Understanding this relationship in FW, to which ch. 6 turns, is complicated by the fact that Joyce clings creatively as well as metaphorically to music. Although it is clear he is reaching for a symbiosis of sound and sense, on a grander scale he is also creating the copious text and references of FW as the surrogate for a multifarious universe. These are dimensions which Witen largely must screen out to maintain focus on her topic. She acquits herself well in balancing between her own critical conclusions and the heady metaphoricity of Joycean terms. There are many points Joycean critics supportively could add on: for example, that Stephen’s earlier “hearing” the murmur of nature in U as it strives toward speech was already a venerable idea in late Renaissance writing and was happily appropriated in Romanticism; or that citing music in print as a written score, notably the ballad of Pearse O’Reilly in FW, is an almost ostentatious reminder of the moment in Tristram Shandy when Sterne prints out the musical score of a popular song; and so forth. For its relevance to her focus, Witen quite usefully singles out in FW (within Joyce’s own colossal evolutionary timeframe!) the historical theme of a very recent transition from oral to written literature. Recognition of this larger developmental trend indeed undergirds Joyce’s marked interest in bringing forward the eye and ear motifs which he detects in the mentioned ballad among other places. The densely packed section on this topic which Witen offers from p. 218 to p. 223 is a sparkling cornucopia, admirably assembled. It cites the brilliant crisscrossings of nostalgic yearning at a much later date by great modernist spirits for a lost era or redeemable future which was/is ruled by “music,” but which inevitably has ceded to the power of the eye and prose. It is no accident that the finest critics of Joyce’s work are virtually unable to describe his great prose masterpiece FW without resorting to metaphors dependent on the modernist characterization and developmental history of music! The important fact which Witen emphasizes is that Joyce accepted the medium of an exponentially re-imagined prose in FW as the best option for the future.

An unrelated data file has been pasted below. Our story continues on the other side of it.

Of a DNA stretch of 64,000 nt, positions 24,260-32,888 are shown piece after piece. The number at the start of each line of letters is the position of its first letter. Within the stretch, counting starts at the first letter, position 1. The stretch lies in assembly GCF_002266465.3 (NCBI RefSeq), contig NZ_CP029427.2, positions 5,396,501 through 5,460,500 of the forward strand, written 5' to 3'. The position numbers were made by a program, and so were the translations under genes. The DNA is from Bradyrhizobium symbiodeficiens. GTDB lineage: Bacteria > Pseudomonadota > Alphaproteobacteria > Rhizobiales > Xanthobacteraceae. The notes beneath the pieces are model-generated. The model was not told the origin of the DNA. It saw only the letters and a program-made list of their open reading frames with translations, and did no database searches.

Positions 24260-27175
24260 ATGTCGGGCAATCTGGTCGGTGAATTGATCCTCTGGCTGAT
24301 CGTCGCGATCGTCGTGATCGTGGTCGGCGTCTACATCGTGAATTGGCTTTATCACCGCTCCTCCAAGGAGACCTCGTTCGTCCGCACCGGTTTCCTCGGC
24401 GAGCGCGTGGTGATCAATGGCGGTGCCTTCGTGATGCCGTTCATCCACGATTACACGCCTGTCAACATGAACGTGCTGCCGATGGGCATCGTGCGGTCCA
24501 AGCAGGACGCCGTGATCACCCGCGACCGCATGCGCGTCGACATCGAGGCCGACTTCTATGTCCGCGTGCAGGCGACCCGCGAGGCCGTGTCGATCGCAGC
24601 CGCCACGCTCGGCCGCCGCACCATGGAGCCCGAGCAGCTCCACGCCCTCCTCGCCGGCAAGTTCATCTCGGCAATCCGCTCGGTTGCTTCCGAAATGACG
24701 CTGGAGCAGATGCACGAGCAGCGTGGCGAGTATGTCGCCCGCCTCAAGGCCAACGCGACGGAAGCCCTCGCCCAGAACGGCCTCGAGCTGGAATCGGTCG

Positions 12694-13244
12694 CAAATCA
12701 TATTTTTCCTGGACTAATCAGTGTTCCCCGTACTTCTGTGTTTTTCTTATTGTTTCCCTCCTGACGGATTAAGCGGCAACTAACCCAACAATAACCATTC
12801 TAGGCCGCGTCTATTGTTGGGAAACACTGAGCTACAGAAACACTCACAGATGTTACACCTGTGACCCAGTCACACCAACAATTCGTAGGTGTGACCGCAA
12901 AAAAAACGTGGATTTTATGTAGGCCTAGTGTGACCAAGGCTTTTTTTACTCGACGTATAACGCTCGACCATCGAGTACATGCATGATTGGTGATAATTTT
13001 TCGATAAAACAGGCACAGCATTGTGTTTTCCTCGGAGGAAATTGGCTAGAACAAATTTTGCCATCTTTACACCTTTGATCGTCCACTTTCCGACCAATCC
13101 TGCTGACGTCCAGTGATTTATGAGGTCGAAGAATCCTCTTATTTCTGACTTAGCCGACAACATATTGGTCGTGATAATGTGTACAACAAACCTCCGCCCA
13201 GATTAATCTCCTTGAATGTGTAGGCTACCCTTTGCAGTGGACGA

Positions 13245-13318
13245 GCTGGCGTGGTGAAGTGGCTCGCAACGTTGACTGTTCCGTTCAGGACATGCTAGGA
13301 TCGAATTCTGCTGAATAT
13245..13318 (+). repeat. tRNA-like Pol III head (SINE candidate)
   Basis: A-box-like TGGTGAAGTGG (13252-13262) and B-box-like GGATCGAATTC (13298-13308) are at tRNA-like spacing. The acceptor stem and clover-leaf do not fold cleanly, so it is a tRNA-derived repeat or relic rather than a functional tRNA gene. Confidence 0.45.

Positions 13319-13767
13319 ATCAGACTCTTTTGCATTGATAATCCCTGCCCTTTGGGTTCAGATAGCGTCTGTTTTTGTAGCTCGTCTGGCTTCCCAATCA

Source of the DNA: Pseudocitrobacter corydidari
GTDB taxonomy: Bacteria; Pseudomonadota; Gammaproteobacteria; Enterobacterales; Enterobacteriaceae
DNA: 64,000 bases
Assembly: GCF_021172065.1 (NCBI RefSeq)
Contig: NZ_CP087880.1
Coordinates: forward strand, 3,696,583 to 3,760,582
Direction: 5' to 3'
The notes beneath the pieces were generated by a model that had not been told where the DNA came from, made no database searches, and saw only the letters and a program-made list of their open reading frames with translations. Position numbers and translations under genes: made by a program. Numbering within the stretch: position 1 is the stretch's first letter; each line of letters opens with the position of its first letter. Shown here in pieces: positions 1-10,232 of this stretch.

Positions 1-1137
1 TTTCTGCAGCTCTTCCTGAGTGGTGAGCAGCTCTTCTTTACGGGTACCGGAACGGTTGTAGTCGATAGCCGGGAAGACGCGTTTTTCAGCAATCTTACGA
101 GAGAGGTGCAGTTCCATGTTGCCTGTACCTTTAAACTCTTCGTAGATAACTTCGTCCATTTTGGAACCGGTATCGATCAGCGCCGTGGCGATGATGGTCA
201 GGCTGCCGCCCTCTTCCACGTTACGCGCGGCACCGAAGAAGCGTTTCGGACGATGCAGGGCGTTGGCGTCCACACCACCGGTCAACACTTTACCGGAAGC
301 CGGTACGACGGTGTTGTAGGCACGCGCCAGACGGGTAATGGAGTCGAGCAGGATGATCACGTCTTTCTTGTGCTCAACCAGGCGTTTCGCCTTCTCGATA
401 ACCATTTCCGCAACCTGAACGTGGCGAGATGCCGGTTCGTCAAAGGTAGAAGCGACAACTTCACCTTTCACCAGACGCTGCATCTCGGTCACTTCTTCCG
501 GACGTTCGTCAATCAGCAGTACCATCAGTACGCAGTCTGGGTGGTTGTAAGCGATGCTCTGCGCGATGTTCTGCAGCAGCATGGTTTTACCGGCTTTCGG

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Witen very openly and fairly addresses the plethora of critical opinions regarding the degree of Joyce’s dedication to musically linked experimentation in “Sirens.” She demonstrates a remarkable gift for formulating a range of high-level propositions that bear on a very complex event, the creation of “Sirens” within the bigger story of the creation of U and in relation to the partially overlapping story of the creation of FW; and she does so while presenting her own findings in a very nimble and lucid way. This monograph bodes well for the health and vigor of Joyce studies as a worldwide pursuit now on the threshold of its second century!


Gerald Gillespie

Stanford University